The targets could include missile or artillery batteries that launch chemical munitions or nerve gas, as well as communications and support facilities. Symbols of the Assad government's power - headquarters and government offices - also could be among the proposed targets, officials said.
As leaders digested the harrowing images from Syria of victims gasping for breath or trembling, there was a flurry of phone calls among diplomats expressing horror at the calamitous situation in Syria and frustration at the lack of an obvious response.
"They are all bad choices," said a European diplomat who asked not to be named because of the delicacy of the situation.
Secretary of State John Kerry spoke to Ahmad al-Jarba, the president of the Syrian opposition. Kerry expressed his condolences and the Obama administration's "commitment to looking into what has happened on the ground," Psaki said.
Kerry also spoke to Laurent Fabius, the foreign minister of France, who raised the prospect of military action. He called Turkey's foreign minister, Ahmet Davutoglu; several Arab foreign ministers; the European Union's senior foreign policy official, Catherine Ashton; and the secretary general of the United Nations, Ban Ki-moon.
At home, however, officials said the administration remained divided about how to proceed.
"There's a split between those who feel we need to act now and those who feel that now is a very bad time to act," said one senior official, who spoke on condition of anonymity to discuss the administration's internal deliberations.
The official did not give details about who pushed for a hawkish response to the attack and who urged caution, but he said that some at the White House meeting raised worries that it would take time to build international support for a military response, and that any strikes against Assad's government might worsen a refugee crisis that has already placed great strain on Syria's neighbors, particularly Jordan.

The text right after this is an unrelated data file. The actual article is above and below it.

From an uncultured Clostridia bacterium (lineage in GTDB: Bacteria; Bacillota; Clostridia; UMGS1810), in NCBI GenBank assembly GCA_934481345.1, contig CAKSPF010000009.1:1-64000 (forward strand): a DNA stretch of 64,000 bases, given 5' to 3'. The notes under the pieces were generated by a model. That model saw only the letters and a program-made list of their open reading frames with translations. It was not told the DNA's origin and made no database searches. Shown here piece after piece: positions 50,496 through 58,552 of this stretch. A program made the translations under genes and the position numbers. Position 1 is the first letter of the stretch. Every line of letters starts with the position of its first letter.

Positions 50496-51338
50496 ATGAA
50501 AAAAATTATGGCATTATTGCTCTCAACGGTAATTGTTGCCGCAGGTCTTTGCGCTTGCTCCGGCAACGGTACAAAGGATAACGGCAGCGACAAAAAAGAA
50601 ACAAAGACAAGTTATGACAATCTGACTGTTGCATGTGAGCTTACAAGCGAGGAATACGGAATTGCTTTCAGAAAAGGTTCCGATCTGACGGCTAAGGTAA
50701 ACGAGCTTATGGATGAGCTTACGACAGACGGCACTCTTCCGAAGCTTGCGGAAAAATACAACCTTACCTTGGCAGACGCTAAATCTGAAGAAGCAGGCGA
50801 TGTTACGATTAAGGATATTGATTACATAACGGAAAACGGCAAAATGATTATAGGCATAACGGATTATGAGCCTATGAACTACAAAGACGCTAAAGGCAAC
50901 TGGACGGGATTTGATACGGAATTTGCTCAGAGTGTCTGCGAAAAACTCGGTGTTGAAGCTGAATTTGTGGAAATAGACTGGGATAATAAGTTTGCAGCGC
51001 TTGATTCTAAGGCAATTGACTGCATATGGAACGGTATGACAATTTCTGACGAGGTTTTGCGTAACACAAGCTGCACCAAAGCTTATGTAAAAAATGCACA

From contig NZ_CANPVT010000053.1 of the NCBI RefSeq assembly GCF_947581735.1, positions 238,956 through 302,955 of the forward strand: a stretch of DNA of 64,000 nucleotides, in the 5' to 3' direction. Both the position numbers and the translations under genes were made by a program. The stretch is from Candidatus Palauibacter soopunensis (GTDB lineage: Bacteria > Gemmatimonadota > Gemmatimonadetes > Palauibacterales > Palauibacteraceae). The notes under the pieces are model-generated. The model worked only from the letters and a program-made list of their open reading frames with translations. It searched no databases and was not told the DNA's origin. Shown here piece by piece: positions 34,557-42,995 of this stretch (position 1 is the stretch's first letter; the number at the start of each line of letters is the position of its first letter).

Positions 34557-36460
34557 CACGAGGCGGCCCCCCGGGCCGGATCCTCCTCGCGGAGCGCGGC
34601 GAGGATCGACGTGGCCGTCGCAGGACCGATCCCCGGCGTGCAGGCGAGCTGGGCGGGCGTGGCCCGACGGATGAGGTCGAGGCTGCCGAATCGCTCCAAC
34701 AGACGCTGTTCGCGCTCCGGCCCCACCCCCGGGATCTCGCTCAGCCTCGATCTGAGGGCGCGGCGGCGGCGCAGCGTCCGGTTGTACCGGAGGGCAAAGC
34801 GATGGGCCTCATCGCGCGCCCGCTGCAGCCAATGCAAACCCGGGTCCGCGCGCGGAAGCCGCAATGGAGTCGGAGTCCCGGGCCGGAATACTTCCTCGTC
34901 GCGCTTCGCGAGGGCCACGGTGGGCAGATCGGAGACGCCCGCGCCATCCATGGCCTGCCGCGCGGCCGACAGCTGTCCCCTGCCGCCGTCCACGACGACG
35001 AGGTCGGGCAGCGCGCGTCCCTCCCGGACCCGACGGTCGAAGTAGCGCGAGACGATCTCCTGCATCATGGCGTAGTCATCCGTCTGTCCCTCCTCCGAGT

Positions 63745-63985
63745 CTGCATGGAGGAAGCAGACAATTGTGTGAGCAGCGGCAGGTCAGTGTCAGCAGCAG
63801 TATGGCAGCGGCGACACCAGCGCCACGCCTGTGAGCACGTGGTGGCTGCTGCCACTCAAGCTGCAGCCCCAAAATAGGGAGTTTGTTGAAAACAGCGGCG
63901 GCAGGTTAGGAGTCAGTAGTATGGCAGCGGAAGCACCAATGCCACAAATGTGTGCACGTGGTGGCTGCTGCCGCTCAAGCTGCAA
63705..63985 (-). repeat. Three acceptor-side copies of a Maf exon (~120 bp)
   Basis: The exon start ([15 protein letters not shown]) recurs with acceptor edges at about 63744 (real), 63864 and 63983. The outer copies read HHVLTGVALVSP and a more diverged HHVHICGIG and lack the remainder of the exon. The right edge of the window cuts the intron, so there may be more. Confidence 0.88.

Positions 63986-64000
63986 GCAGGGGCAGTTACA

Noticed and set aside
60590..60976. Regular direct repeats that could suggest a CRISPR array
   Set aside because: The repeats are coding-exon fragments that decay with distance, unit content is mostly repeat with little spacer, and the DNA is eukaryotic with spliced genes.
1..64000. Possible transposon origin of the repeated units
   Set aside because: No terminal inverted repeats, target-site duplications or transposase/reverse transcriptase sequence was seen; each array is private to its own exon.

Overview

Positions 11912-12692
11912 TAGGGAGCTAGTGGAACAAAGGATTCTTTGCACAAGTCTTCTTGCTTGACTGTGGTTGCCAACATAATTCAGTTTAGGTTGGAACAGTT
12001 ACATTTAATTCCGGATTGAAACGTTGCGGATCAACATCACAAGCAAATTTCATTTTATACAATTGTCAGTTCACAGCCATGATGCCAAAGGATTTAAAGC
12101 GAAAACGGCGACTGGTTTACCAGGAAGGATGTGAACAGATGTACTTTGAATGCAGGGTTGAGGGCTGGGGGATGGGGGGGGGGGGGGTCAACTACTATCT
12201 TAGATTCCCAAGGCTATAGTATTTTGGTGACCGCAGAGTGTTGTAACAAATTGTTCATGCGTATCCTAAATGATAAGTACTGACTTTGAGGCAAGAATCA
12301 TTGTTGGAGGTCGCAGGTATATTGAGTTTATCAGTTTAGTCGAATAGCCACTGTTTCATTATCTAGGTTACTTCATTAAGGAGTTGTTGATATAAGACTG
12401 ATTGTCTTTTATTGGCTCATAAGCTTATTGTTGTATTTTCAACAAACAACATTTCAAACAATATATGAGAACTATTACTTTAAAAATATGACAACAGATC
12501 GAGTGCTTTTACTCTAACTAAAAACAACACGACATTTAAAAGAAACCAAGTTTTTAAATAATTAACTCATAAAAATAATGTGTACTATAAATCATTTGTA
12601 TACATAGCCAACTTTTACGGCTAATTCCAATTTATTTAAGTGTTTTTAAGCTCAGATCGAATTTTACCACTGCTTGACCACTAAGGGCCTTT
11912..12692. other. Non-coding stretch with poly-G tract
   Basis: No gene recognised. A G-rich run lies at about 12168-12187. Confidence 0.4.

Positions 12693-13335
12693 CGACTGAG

Neither the United States nor European countries yet have a "smoking gun" to prove that Assad's troops used chemical weapons in the attack, the official said. But he said intelligence agencies had amassed circumstantial evidence that some kind of chemical had been used - not the least of which was the hundreds of casualties.
"The sheer number of bodies is one pretty good indicator," he said.
Two officials with the Syrian opposition said that none of the weapons U.S. officials said would be provided by the CIA had yet been delivered.
Mohammad Salaheddine, a Syrian reporter for Al Aan Television, an Arab satellite television station, painted a bleak picture of the situation in East Ghouta, the area near Damascus that was the site of the reported chemical attack.
Salaheddine was reached by Skype on Thursday with the help of the Syrian Support Group, a U.S.-based organization that supports the opposition to Assad.
He asserted that more than 1,500 people had been killed by the chemical attack and that many more had been wounded. The area, he said, was cut off by the fighting, making it hard for opposition members to smuggle hair, urine and blood samples out for analysis.
Senior military officials, in particular Gen. Martin E. Dempsey, the chairman of the Joint Chiefs of Staff, have cited the risks and costs of large-scale military intervention, as has been urged by some members of Congress.
Yet the greater political risk now might be to Obama's credibility, analysts said, given that he laid down a red line last summer to prevent Assad from using chemical weapons again.
"Assuming that there was a large-scale chemical attack, it indicates that the regime has not been deterred by the statements coming out of Washington," said Jeffrey White, a former Middle East analyst with the Defense Intelligence Agency who is now a fellow at the Washington Institute for Near East Policy.
By MARK LANDLER, MARK MAZZETTI and ALISSA J. RUBIN